Ghana Marks World Competition in an Absent of Competition Law
CUTS Ghana, a research and policy think tank has called on government to prioritize the passage of the Competition Law before 2020 elections. This will ensure the effective functioning of the market, removes barriers to entry, provide set of rules for market players thereby creating a level playing field, protect both consumers and producers against conducts that would distort the smooth functioning of the market.
“Ghana joins the rest of the world today to celebrate World Competition Day. Regretfully, Ghana is without competition (antitrust) laws more than thirty years the process started. Parliament in January 2019 listed the Competition and Fair-Trade Practices Bill (2019) as well as the Consumer Protection Bill as part of bills to be looked at by Parliament and yet the bill was not tabled before the House for consideration” said Appiah Kusi Adomako, the Country Director for CUTS International Accra.
“Competition laws are key component of every country’s industrial policy. Countries that have strong markets coupled with innovation and value for goods and services are those with competition laws. Even, China which used to be a command-based economy has a functional competition laws to ensure that the level playing field is even for both state-owned and private owned enterprises. Though competition laws do not solve all the economic woes of a country, it however, ensures an efficient allocation of resources which in the end helps to enhance both consumer and producer welfare,” he added
Speaking before across section of the media in Accra as part of the actives to mark 2019 World Competition Day, Mr. Adomako said “in markets with sufficient conduct rules (competition law or antitrust law), consumers and market players are protected against conducts that would distort the well-functioning of the market. Where no such law exists, there is the tendency that market players competing against each other can meet to agree on prices (price fixing), split the market so that they do not compete among themselves (territorial allocation) or even reduce output so as to raise prices (output restricting). Such group of players who decide not to compete through such agreements are called cartels. Abuse of dominance happens when a player enjoying a position of strength (dominant player or monopoly) engages in activities that are either intended to drive competitors out of the business (exclusionary practices) or intended to gain more revenue from the customers (exploitative practices). Examples of exploitative practices include charging high prices for goods and services to customers and downstream firms, while exclusionary practices include selling products below cost of production just to collapse competitors (predatory pricings), with prices being raised after competitors have exited the market.”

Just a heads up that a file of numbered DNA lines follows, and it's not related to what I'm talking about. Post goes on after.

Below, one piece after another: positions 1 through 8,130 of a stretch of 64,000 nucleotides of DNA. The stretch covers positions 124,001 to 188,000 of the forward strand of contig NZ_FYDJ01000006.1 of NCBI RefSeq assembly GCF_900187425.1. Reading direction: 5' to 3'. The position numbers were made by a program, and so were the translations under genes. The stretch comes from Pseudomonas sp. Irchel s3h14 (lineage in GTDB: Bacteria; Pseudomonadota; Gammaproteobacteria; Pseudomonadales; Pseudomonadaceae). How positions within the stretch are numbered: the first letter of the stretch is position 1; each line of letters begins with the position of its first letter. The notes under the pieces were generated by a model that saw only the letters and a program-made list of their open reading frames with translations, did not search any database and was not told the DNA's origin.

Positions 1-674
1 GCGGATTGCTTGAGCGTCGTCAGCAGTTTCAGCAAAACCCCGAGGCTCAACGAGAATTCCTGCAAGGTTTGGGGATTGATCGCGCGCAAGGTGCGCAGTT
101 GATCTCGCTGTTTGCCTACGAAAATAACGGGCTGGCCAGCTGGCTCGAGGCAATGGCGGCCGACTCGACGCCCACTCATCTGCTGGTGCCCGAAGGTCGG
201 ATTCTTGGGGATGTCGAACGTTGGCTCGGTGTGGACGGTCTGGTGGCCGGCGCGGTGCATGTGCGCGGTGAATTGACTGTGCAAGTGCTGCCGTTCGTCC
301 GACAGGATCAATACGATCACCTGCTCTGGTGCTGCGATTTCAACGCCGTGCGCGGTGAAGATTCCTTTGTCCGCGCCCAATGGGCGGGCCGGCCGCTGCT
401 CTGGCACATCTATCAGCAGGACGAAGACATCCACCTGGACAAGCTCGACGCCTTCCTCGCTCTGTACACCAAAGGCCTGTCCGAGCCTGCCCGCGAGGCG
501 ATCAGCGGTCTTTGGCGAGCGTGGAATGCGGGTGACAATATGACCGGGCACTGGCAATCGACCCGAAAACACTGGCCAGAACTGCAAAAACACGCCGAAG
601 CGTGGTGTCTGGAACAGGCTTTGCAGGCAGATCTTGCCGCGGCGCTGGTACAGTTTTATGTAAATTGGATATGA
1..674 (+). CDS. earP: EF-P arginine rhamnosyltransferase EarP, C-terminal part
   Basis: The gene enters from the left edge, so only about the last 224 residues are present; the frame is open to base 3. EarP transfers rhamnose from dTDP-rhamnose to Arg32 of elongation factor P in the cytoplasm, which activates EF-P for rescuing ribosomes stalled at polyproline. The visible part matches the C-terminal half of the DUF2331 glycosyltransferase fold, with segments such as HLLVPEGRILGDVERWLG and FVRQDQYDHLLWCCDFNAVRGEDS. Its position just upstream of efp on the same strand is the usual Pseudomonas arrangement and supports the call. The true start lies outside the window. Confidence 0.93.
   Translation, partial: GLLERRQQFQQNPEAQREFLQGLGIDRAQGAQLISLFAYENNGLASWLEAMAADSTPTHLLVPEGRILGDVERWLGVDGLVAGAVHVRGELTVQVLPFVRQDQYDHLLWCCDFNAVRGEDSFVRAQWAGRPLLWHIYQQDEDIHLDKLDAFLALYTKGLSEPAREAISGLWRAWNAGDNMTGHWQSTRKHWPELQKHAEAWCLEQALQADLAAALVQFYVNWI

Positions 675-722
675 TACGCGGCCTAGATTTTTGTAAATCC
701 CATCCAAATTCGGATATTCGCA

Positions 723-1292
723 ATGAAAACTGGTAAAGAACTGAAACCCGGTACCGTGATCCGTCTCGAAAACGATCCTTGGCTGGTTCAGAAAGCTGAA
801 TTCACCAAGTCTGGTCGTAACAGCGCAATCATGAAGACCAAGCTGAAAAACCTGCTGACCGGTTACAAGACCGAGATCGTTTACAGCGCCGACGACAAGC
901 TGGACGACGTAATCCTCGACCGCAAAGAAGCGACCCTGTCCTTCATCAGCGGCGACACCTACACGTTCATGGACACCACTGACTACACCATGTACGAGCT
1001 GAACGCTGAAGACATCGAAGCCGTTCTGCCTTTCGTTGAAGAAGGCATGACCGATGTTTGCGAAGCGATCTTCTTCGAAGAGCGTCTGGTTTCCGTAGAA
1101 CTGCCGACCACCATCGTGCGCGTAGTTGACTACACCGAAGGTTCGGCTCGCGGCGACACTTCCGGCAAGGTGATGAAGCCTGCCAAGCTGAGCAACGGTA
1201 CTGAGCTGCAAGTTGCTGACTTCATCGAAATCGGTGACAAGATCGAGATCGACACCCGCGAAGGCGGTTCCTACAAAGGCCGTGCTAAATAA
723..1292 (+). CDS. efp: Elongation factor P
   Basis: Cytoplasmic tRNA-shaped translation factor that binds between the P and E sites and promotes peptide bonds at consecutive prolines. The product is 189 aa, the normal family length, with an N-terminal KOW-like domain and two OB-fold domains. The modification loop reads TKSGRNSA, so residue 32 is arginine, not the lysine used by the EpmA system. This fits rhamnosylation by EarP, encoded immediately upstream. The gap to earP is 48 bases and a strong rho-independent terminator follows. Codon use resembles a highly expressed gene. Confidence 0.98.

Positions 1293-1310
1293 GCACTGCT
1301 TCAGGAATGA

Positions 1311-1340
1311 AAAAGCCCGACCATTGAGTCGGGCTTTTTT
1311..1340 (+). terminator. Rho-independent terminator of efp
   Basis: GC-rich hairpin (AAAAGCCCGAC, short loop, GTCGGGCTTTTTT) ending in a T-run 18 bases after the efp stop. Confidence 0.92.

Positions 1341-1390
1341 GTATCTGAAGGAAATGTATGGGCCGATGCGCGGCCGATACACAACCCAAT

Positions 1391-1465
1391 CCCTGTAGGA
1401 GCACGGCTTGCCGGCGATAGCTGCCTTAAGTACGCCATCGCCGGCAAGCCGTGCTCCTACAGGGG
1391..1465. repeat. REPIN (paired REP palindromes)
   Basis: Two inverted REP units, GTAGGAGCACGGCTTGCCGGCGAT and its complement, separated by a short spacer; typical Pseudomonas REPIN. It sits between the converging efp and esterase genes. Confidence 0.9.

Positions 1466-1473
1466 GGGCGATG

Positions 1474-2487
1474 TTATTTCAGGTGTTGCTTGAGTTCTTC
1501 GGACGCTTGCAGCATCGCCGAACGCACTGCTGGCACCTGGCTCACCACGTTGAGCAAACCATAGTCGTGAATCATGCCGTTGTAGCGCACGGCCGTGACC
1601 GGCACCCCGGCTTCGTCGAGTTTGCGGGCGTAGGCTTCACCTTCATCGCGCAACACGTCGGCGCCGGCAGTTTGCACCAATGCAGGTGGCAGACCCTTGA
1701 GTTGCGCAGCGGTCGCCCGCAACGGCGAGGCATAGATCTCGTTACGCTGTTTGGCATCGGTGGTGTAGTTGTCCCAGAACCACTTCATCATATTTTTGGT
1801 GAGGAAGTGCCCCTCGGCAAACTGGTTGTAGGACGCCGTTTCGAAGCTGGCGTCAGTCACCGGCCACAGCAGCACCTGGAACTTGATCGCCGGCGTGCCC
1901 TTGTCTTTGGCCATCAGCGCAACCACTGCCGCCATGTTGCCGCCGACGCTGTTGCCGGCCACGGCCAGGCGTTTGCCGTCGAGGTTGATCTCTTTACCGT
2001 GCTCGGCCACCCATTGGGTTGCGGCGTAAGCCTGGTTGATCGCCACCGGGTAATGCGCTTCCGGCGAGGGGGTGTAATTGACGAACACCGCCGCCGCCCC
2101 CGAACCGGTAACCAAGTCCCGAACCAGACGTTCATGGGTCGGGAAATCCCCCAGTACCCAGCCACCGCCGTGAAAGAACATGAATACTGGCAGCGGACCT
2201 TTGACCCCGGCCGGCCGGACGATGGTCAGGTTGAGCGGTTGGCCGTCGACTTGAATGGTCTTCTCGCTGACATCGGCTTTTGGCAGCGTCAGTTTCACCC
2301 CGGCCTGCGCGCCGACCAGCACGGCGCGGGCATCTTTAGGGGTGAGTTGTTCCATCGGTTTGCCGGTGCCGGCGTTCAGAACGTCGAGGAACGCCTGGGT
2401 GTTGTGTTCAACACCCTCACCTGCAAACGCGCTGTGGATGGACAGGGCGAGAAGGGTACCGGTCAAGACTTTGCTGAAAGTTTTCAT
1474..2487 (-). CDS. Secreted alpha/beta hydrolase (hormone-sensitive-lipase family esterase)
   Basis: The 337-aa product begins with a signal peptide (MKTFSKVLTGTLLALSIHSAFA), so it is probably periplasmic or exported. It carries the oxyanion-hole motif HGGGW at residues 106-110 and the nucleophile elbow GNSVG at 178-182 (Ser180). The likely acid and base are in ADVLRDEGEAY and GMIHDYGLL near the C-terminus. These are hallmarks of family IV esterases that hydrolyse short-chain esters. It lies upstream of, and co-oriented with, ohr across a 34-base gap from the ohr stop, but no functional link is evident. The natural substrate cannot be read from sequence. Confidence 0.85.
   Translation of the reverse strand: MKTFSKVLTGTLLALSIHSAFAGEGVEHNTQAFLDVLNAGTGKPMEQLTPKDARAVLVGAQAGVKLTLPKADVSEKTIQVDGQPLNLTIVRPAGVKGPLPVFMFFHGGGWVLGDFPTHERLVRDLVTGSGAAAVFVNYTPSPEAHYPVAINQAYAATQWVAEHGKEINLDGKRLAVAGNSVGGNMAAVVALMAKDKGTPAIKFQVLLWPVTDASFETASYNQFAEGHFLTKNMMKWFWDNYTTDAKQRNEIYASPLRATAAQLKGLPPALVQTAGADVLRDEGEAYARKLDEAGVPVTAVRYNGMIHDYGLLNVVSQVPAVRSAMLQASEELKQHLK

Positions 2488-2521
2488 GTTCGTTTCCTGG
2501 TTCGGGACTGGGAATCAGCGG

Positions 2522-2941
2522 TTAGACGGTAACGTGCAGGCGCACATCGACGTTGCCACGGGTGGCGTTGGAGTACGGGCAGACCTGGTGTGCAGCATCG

The theme for this year’s celebration is Ensuring Competition in Increasingly Online World. Mr Adomako said with the growing size of the world’s digital economy where the technology has almost outpaced regulation, it is important that optimal regulations needs to be put in place to ensure that the digital economy can contribute substantially economic growth. Addressing challenges posed by the data driven digital economy would aid in the attainment of SDG.
Mr. Adomako called on the government to ensure that the Parliament prioritizes the passage of the Competition and Consumer Protection Bill for 2020. With Ghana signing, rectifying and as well as hosting the Secretariat of the Africa Continental Free Trade Area (AfCFTA), and the whole continent becoming a single market, it is important that the government ensures the passage of the law to protect Ghanaian businesses from anti-competitive conducts from foreign players.
CUTS Ghana is a research and advocacy policy think tank which works in the areas of consumer protection and education economic regulation, trade and development, regional integration, competition policy and law, etc.